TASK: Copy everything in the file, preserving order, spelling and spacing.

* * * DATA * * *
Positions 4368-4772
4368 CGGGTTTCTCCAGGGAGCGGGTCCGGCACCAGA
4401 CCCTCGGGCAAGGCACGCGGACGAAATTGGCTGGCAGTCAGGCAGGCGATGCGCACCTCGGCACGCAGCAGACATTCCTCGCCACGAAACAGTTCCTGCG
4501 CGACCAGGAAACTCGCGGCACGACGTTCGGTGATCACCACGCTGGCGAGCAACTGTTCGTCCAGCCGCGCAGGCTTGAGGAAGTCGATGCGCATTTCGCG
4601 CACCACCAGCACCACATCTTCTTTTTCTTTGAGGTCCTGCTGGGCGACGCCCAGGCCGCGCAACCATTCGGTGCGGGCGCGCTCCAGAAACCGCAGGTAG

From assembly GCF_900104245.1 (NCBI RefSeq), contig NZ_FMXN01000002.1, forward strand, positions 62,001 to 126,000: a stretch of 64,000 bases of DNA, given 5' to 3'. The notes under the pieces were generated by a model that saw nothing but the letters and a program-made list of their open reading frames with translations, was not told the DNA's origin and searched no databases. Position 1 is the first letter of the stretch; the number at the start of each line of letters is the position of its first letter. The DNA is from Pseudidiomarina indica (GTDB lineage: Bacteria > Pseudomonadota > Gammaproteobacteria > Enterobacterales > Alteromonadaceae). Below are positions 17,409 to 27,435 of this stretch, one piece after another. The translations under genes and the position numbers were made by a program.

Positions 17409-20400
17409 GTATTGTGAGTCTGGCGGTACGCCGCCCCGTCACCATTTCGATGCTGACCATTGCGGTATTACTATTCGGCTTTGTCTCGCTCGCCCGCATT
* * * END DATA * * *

Positions 4368-4772
4368 CGGGTTTCTCCAGGGAGCGGGTCCGGCACCAGA
4401 CCCTCGGGCAAGGCACGCGGACGAAATTGGCTGGCAGTCAGGCAGGCGATGCGCACCTCGGCACGCAGCAGACATTCCTCGCCACGAAACAGTTCCTGCG
4501 CGACCAGGAAACTCGCGGCACGACGTTCGGTGATCACCACGCTGGCGAGCAACTGTTCGTCCAGCCGCGCAGGCTTGAGGAAGTCGATGCGCATTTCGCG
4601 CACCACCAGCACCACATCTTCTTTTTCTTTGAGGTCCTGCTGGGCGACGCCCAGGCCGCGCAACCATTCGGTGCGGGCGCGCTCCAGAAACCGCAGGTAG

From assembly GCF_900104245.1 (NCBI RefSeq), contig NZ_FMXN01000002.1, forward strand, positions 62,001 to 126,000: a stretch of 64,000 bases of DNA, given 5' to 3'. The notes under the pieces were generated by a model that saw nothing but the letters and a program-made list of their open reading frames with translations, was not told the DNA's origin and searched no databases. Position 1 is the first letter of the stretch; the number at the start of each line of letters is the position of its first letter. The DNA is from Pseudidiomarina indica (GTDB lineage: Bacteria > Pseudomonadota > Gammaproteobacteria > Enterobacterales > Alteromonadaceae). Below are positions 17,409 to 27,435 of this stretch, one piece after another. The translations under genes and the position numbers were made by a program.

Positions 17409-20400
17409 GTATTGTGAGTCTGGCGGTACGCCGCCCCGTCACCATTTCGATGCTGACCATTGCGGTATTACTATTCGGCTTTGTCTCGCTCGCCCGCATT